The Healthy Work Alliance
World class academic research is like professional sports, so goes the saying. If we want to compete with the Chinese and the Americans, we should adjust our working hours to theirs. One has to take no break from long working hours to stay on the top. These are some of the most common advices given by prominent scientists to their apprentices, if they want to succeed in academia like their masters did. Their recommendations are hard to underrate for any young researcher who wants to find a position in the competitive and highly mobile academic job market.
There is no discussion that commitment, perseverance, and deep engagement are integral parts of curiosity-driven research. Ask any scientist to tell you an exciting experience, and she will certainly mention that time she was so engaged in her research that she lost the track of time, or when she had a new idea in the middle of the night or during her vacation. Many will tell that such euphoric experiences are among the main reasons they have chosen to sweat for an academic career.
But the hard work that are recommended “to stay on the top” does not only concern quality research time. In fact, those moments of concentration are making a smaller and smaller fraction of what academics are occupied with.
Getting more productivity from extended working hours is not that straightforward in the evolving structure of the academic enterprise. Principle investigators’ tasks are getting more similar to those of start-up CEOs, ranging from budgeting and marketing to leadership and coaching. Sadly, Administration, accounting, and management take an increasing share of their time, leaving little time for tinkering and exploration. Sometimes, without working on weekends and evenings, it is hard to catch up. In the words of Angélique Cramer, successful academics are supposed to be superheroes; a myth that this associate professor of Psychology at Tilburg University is on a mission to bust. Others are giving free advice on how to be an academic without working 60 hours a week. Meanwhile, the superstar narrative continues to focus all the responsibilities and rewards on individuals, to discourage collaborations, to inhibit diversity, and to feed a mono-culture of type-A personalities fighting for larger territories.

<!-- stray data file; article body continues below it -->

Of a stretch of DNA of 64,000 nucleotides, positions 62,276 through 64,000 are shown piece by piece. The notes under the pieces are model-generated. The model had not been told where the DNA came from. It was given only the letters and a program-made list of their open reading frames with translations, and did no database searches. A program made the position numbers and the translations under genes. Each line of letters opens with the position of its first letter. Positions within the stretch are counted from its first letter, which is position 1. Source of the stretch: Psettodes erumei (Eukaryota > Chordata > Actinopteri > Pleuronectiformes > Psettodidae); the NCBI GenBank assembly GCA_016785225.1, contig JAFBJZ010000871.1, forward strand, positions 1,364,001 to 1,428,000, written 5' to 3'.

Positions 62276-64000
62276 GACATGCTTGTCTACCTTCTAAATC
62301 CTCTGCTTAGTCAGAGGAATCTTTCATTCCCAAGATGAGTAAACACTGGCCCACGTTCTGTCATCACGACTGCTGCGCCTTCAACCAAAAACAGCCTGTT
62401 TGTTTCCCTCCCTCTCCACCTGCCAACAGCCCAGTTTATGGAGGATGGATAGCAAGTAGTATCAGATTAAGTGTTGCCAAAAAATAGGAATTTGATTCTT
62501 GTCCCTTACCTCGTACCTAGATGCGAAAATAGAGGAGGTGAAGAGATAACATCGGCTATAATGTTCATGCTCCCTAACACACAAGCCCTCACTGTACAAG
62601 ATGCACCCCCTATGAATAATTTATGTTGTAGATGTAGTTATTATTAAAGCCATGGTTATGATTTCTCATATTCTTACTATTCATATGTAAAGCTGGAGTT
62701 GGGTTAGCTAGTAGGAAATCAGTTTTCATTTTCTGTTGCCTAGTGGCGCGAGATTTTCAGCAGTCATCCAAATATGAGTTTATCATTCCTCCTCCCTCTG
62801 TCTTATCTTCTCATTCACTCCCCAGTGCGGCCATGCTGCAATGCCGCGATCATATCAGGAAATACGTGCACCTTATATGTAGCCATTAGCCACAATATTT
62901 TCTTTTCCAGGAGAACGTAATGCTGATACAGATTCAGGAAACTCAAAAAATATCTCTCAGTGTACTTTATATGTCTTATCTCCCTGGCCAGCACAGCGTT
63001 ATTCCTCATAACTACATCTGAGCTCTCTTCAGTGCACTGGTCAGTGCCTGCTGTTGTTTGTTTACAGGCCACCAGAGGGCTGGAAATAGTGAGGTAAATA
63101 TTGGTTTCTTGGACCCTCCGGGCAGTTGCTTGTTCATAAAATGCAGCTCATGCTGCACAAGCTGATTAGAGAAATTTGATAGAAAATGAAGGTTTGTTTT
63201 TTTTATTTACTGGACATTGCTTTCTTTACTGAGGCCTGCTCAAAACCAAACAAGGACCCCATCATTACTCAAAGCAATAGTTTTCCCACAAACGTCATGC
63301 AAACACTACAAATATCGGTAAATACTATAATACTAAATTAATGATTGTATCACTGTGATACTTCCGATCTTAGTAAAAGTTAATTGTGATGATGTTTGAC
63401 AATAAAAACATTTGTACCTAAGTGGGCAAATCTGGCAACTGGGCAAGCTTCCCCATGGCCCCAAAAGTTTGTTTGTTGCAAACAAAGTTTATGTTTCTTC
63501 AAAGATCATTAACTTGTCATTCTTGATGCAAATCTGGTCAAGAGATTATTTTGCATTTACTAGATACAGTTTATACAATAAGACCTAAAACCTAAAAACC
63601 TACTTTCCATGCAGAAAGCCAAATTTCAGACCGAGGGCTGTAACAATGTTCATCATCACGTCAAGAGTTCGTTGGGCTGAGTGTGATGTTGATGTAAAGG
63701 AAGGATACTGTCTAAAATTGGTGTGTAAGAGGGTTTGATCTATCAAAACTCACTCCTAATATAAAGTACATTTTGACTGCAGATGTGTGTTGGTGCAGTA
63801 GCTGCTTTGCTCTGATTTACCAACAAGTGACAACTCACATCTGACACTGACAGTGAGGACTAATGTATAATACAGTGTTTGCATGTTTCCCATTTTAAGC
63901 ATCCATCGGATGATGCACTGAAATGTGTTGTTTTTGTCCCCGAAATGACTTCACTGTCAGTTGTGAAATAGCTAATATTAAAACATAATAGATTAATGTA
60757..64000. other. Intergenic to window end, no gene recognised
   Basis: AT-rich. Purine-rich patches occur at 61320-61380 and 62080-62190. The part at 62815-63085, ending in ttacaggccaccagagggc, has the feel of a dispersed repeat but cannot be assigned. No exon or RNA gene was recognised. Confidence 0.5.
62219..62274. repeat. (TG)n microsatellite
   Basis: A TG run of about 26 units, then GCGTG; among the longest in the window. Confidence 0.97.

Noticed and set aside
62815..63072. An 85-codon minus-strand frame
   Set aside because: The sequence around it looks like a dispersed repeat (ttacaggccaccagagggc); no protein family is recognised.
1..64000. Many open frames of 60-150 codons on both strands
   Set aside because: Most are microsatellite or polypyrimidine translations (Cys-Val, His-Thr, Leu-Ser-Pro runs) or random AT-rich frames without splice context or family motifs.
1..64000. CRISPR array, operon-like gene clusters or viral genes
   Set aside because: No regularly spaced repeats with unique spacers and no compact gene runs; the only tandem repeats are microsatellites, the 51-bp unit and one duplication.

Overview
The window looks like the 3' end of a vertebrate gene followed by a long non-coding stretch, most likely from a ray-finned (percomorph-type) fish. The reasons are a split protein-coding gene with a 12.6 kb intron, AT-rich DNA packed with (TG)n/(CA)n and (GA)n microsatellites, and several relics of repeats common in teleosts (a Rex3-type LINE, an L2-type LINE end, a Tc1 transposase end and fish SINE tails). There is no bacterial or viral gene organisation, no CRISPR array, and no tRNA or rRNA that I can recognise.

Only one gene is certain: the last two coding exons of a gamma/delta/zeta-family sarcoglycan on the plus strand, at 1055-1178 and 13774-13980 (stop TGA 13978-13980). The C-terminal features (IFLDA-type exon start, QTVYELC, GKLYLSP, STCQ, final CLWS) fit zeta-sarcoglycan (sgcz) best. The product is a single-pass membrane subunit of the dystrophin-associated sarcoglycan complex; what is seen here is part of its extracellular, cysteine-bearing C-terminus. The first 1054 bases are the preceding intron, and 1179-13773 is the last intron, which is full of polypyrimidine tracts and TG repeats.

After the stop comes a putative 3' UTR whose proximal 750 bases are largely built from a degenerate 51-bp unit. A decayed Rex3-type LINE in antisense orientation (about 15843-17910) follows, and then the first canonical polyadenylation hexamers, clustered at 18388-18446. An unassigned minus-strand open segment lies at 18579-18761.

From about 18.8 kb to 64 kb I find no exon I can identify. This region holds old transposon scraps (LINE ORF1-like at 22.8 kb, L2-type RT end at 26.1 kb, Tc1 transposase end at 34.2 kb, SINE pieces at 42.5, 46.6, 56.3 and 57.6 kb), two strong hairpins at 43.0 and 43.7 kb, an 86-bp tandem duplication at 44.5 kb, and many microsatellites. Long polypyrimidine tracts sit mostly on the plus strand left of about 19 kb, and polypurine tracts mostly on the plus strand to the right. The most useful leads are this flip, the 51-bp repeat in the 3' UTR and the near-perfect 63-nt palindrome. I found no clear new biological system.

As long as the policy of what is good for the individual is best for the collective is enforced, academics have little choice but to continue absorbing the extra workload. Tackling the work pressure is seemingly on the agenda of some Dutch universities (e.g. UU, UvA, TUE), but on the workfloor alarms are still ringing. Until these efforts bear some fruit, academics can mainly count on each other’s support for keeping their work environment healthy and fertile. On this route, it is essential to break the stigma around talking about the unbalanced work pressure, its consequences, and share our antidotes. Together, we can create the healthy work alliance and make university a place for cultivating deep thinking and harvesting creativity.
In the sixth episode of the Voice of the Utrecht Young Academy podcast, four young researchers from four faculties talk frankly about their unhealthy work habits. We wish to promote a sincere and rational discussion on how to create a healthier working environment at the university. You can find all episodes of the Voice of UYA on Soundcloud, Stitcher, and iTunes.